Plan Nord must help with Inuit mine training: Raglan
Changing the qualifications for some jobs could also boost Inuit employment at Xstrata's nickel mine
Managers of the Tamatumani training program at Xstrata Nickel’s Raglan mine want help from Quebec’s Plan Nord to build a skilled and permanent Inuit workforce.
Since the $50 million program launched in 2008, Tamatumani has achieved some success in promoting Inuit employment at its Nunavik mine.
About 18 per cent of Xstrata workers are Inuit, according to statistics, tabled at the recent Kativik Regional Government council meeting in Kuujjuaq — and that’s not far off Tamatumani’s target of a 20-per cent Inuit workforce by 2013.
Overall, Inuit employment has more than doubled at Raglan since the mine first went into operation ten years ago.
But Xstrata still hires from a pool of young and largely uneducated applicants from across the region — and, despite previous programs offered at Inukjuak’s Nunavimmi Pigiursavik Technical and Vocational Centre, applicants rarely arrive on the job with skills related to the mining trade, Tamatumani coordinator Thérèse Côté told a Kuujjuaq mining conference last month.
Fewer than half the Inuit workers are few permanent Xstrata employees, and the company also sees a high rate of turnover, which Xstrata says affects its overall performance.
Ideally, Raglan needs to develop a pool of skilled and long-term Inuit workers.
And Plan Nord, Quebec’s 25-year scheme to open the northern portion of the province to industrial development, is a key part of the solution, Côté said.
Speaking at the mining conference, Côté said moving the hiring process closer to the operation, through an on-site Inuit employment office, could provide a “one-stop-shop” for all requests and applications.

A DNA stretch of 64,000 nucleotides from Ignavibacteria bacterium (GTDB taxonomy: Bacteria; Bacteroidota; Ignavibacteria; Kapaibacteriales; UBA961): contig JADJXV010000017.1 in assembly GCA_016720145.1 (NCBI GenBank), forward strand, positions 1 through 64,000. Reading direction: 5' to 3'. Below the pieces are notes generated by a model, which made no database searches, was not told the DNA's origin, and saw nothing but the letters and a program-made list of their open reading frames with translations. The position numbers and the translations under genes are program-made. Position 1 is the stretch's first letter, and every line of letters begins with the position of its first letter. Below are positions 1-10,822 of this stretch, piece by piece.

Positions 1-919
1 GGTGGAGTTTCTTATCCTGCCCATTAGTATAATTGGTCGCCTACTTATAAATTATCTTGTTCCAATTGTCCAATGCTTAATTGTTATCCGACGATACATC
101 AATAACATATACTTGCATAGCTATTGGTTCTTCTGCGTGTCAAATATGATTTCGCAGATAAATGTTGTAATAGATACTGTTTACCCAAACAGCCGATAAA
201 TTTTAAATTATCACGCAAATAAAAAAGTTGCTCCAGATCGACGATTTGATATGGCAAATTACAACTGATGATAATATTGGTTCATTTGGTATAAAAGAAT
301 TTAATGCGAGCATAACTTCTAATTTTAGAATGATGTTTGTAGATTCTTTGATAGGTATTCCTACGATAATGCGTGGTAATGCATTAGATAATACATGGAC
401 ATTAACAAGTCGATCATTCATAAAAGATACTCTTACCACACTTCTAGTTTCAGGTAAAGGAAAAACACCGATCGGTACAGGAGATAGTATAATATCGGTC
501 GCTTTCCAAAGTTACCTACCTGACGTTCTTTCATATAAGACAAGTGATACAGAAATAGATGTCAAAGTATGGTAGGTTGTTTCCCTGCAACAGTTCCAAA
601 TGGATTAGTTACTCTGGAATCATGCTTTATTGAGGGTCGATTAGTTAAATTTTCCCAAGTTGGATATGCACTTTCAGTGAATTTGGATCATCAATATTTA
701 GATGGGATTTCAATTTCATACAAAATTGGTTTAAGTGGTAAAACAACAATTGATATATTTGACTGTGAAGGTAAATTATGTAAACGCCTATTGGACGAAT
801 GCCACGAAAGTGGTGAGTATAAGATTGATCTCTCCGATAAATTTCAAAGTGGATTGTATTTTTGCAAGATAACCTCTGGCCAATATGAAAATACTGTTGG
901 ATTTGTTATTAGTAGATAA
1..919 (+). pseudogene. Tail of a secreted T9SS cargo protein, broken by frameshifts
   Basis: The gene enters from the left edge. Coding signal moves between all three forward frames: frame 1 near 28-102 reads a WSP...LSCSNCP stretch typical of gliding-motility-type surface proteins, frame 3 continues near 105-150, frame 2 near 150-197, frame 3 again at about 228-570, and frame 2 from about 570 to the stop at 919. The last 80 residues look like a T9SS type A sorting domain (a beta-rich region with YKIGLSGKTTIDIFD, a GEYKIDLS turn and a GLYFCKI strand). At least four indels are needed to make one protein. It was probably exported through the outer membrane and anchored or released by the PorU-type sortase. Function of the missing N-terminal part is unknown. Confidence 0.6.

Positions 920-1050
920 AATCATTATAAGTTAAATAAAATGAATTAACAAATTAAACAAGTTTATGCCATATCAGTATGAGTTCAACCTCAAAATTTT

Xstrata has also considered revising its criteria for certain positions, which would favour personality characteristics and not just academic background, she said.
That would help work around the low level of Nunavik hires who come to Raglan with technical and university training.
Mike Welch, vice-president of Xstrata’s Raglan mine, made a similar call for Quebec to invest in employment support and training when he spoke at an Ottawa conference in early February.
Roughly half of Nunavik’s labour pool is under 18 years of age, Welch said.
“We need to get them the skills they need,” he said, adding that Quebec’s support is vital.
In the mine’s neighbouring community of Kangiqsujuaq, the local school might only graduate a couple of students who decide to head on to college every year, Welch said, which doesn’t offer the mine a solid enough local workforce.
Raglan’s neighbouring communities of Kangiqsujuaq and Salluit could benefit from community-based educational programs, he said.
And while about half of Nunavik’s workforce are women, only one in 10 mine jobs is held by a woman.
“We have to get down to the grassroots level, and it must be an integrated approach with different levels of government,” Welch said.
About 143 Inuit workers now work the Raglan mine, out of a total Xstrata workforce of 808.
Another 20 work for Inuit joint-venture companies that service the mine on-site.
With a total workforce of 1,092 in and around Raglan, this means Inuit employment stands at 15 per cent.
Since November 2011, Tamatumani has provided 52 Inuit with on-the-job training; two recently completed its underground mining apprenticeship program and were promoted from apprentices to full-time positions.